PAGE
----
Scarlet has this book called “Feelings.” We got it from the Pediatrician’s office during one of her babyhood check-ups. They used to give us mini square board books that would inevitably wind up in her stomach judging from the bite marks and missing chunks. Now they give us complex books about colors, numbers, letters and food. “Feelings” was the first big book they gave her. It features pictures of children in various comfortable and uncomfortable settings and their facial expression reactions to their surroundings. Each page has one word to describe the child’s feelings: “Happy.” “Sad.” “Scared.” “Angry.” “Nervous.” She didn’t understand the book for a long time and probably tried to chew it a few times, but recently, understanding feelings has become a bit of an obsession for Scarlet. It may be the number one topic of conversation during our time together.
To her, feelings can be divided into neat little categories. She is happy, sad, angry, scared, and anything but happy is only temporary. Her goal is to get through the hard parts and get right to happy. Her other goal is to get me through the hard parts and get me right to happy. These are important life lessons from a two-year-old. If only it was as easy for me.
Living with Scarlet is a bit like having a live-in therapist.
I break the garbage can lid. I want to swear but just hiss, “Crap!” Scarlet appears out of nowhere at my side. “What’s wrong, Mama? Are you happy? No? Are you sad? Yes? Let me help. Now. (tries and fails to fix garbage can lid for me) “Are you happy? Yes? Good.”
Scarlet whines and pees a little on the floor. I say, “Scarlet, pee goes in the potty, ok?” She says, “Ok! Oh! Mama. Are you happy? No? Are you sad? I’m sorry. Am I mean? No? Am I happy? Yes. Are you happy? Good.”
Scarlet and I are walking down the street, a perfect sunny and warm day, holding hands. Smiling. We drink in the air. She turns to me and asks, “Are you happy, Mama?” I reply, “Yes. Yes, I am.” She says, “I’m happy too.”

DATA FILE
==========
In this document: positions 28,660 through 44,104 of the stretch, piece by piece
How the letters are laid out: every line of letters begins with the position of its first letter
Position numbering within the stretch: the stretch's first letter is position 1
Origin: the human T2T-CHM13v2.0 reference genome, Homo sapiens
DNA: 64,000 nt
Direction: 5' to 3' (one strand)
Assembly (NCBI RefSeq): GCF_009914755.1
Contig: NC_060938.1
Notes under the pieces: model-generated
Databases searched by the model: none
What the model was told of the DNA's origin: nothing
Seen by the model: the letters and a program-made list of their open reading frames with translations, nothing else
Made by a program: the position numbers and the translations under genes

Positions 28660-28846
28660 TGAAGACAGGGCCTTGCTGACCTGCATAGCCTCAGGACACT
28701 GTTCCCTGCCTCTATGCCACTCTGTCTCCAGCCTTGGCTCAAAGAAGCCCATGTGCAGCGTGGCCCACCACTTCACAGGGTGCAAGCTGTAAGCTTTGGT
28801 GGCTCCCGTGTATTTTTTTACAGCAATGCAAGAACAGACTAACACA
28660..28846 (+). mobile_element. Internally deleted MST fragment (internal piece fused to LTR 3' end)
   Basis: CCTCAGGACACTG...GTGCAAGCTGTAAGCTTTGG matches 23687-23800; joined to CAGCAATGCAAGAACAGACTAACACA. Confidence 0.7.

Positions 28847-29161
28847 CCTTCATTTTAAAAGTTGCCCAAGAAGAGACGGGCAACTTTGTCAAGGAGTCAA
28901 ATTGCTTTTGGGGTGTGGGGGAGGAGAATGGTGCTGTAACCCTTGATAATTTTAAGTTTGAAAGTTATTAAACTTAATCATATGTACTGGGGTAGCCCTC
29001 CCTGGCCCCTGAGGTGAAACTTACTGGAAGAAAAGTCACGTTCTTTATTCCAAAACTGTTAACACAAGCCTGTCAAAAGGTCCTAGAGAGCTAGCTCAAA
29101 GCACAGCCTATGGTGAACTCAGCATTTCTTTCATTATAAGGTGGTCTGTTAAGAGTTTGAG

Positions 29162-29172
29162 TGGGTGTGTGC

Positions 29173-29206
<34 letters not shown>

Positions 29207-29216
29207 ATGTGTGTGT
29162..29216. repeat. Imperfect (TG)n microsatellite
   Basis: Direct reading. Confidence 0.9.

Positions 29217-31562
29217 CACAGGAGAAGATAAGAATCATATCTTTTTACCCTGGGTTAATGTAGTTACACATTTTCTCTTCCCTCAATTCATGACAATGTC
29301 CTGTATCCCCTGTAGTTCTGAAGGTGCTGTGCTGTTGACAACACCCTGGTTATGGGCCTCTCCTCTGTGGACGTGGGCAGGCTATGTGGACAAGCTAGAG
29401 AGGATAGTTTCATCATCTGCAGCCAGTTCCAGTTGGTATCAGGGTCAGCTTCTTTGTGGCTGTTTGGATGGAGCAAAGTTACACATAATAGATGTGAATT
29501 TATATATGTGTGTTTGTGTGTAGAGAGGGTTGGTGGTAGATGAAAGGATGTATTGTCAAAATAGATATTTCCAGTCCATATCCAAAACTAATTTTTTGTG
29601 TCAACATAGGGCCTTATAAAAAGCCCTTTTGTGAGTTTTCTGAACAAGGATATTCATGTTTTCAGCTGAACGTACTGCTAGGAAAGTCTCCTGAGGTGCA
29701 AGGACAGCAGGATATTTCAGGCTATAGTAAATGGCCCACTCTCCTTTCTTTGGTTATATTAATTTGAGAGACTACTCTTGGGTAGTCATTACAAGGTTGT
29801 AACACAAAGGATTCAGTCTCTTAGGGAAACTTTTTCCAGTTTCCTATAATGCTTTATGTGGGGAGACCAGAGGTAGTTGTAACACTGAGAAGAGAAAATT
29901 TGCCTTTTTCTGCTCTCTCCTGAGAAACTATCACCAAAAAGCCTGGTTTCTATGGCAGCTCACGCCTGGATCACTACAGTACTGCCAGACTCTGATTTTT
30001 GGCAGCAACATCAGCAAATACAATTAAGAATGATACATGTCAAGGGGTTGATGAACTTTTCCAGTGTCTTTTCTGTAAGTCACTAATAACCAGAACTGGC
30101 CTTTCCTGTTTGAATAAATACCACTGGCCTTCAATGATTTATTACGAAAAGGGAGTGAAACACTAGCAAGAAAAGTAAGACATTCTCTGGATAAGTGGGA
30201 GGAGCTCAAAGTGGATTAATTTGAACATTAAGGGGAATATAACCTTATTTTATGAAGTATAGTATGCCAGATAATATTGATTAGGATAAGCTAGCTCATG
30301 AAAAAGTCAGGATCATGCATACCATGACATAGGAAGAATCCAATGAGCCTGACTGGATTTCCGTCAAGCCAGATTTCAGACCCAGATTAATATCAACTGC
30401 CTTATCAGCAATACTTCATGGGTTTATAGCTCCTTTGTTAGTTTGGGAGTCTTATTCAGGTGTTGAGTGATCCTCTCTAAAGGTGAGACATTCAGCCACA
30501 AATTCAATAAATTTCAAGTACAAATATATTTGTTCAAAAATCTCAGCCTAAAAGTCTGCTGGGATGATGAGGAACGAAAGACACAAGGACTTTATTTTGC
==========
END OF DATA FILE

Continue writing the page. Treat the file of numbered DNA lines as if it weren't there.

I read her a book before bed. She falls asleep in my arms during “Chicka Chicka Boom Boom.” I think she’s asleep. I shift to put her in bed. She startles awake, looks into my eyes and asks, “Are you happy, Mama?”
Every time she pees in the big toilet, she looks into my eyes and asks, “Are you happy, Mama?” Yes, yes I am.
Kid’s an empathetic genius.
Over last weekend, we three were in the car. We were arriving home after a spectacular night. Little did I know it was about to get better with ice cream. I turned to Cassidy and I said, “I’m happy. I’m really happy.” He said, “Me too.” It was a whole night where problems melted away. Money stress, house stress, job stress, potty training stress, what? Didn’t exist. Why?
It had all started earlier that evening with a trip downtown to see Northampton’s Chalk Art Festival and Contest. The streets were filled with art and people. We also attended an art gallery opening featuring a friend’s drawing. Before all of this on the way there, we barely got 1/4 mile from home when we looked out our car windows and up in the sky to find..BIG BALLOONS!
So we went into town and saw the chalk art and painting art and then followed those balloons to our favorite park, Look Park, where they were tethered and lit up and taking people up into the sky.
It was a night of wonder and the unexpected. Art, beauty, family, childhood memories that stick. It made me love my town and my community that much more to see the like-minded children and adults, mouths agape, gazing at the sky. Looking at local art. Eating local food. Clinging onto these last days of summer, while a fall chill moves in. And no one minds the chill.
I know I will never forget the sight of lit-up balloons on a beautiful, pre-fall night. I will never forget being with my family and seeing just their shadows in the distance as night closed in and I lagged behind, happily and as always, taking pictures of it all.
I think some part of her will remember it all too – the night we chose fun and beauty over her going to bed on time.